“Health care providers, like all those that choose to do business with the government, must turn square corners when billing Medicare and Medicaid for services provided to patients,” U.S. Attorney Parker said.  “As this settlement demonstrates, we will continue to work to ensure that providers bill for and are paid for the services they provide – but no more.”

The Texas Medicaid Fraud Control Unit and the Civil Medical Fraud Division of the Office of the Attorney General for the State of Texas participated in the resolution of this matter.  The case was handled by Assistant U.S. Attorney Kenneth G. Coffin.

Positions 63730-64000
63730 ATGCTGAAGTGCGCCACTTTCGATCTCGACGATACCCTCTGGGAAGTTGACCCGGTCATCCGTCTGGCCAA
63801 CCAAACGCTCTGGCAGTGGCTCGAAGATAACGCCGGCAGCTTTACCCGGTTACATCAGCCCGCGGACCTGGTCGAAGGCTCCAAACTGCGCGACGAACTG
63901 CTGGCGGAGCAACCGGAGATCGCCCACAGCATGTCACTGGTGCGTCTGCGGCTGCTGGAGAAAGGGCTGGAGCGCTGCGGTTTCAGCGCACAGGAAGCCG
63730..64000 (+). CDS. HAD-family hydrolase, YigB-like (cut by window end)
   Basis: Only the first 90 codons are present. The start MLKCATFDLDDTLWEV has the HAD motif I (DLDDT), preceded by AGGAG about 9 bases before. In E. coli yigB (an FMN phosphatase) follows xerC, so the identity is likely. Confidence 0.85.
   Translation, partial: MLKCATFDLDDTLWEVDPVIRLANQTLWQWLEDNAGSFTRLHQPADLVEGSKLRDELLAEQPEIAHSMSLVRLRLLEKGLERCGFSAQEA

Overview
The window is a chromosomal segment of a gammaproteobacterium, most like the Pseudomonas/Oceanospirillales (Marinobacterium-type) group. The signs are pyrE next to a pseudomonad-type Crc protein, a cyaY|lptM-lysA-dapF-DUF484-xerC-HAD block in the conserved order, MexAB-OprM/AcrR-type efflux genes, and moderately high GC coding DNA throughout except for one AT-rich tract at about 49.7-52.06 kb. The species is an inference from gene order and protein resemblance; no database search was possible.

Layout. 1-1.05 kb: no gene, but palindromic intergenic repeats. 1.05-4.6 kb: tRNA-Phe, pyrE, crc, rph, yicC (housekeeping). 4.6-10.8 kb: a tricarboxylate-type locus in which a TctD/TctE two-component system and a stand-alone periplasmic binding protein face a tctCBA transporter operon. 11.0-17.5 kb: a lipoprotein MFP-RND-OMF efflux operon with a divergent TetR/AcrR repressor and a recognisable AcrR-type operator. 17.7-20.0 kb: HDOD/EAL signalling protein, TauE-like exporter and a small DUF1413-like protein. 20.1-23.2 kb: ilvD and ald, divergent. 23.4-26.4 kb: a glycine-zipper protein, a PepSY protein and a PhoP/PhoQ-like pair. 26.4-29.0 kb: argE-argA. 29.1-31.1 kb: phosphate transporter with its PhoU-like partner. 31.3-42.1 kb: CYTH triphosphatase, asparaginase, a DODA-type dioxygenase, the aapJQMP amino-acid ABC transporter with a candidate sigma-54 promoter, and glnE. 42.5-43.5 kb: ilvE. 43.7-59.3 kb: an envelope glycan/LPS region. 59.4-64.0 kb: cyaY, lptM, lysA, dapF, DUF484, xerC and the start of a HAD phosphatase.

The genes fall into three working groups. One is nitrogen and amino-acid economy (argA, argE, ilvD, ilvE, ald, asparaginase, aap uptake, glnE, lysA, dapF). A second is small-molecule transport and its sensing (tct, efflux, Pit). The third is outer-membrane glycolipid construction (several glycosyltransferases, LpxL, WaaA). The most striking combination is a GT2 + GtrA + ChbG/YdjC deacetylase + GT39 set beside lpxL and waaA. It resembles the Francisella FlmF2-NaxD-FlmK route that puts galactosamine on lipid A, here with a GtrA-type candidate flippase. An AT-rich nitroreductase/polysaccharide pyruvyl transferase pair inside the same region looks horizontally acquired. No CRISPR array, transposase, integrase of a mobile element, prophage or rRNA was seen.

Johnson & Johnson Subsidiary Acclarent Inc. Pays Government $18 Million to Settle False Claims Act Allegations

Last Friday, the Department of Justice announced that California-based medical device manufacturer Acclarent Inc., a subsidiary of Johnson & Johnson, has agreed to pay $18 million to resolve allegations that the company caused health care providers to submit false claims to Medicare and other federal health care programs by marketing and distributing its sinus spacer product for use as a drug delivery device without U.S. Food and Drug Administration (FDA) approval of that use.

“The FDA approval process serves an important role in ensuring that federal health care participants receive devices that are safe, effective and medically appropriate,” said Principal Deputy Assistant Attorney General Benjamin C. Mizer, head of the Justice Department’s Civil Division.  “We will not permit companies to circumvent that process and put profits over patient safety.”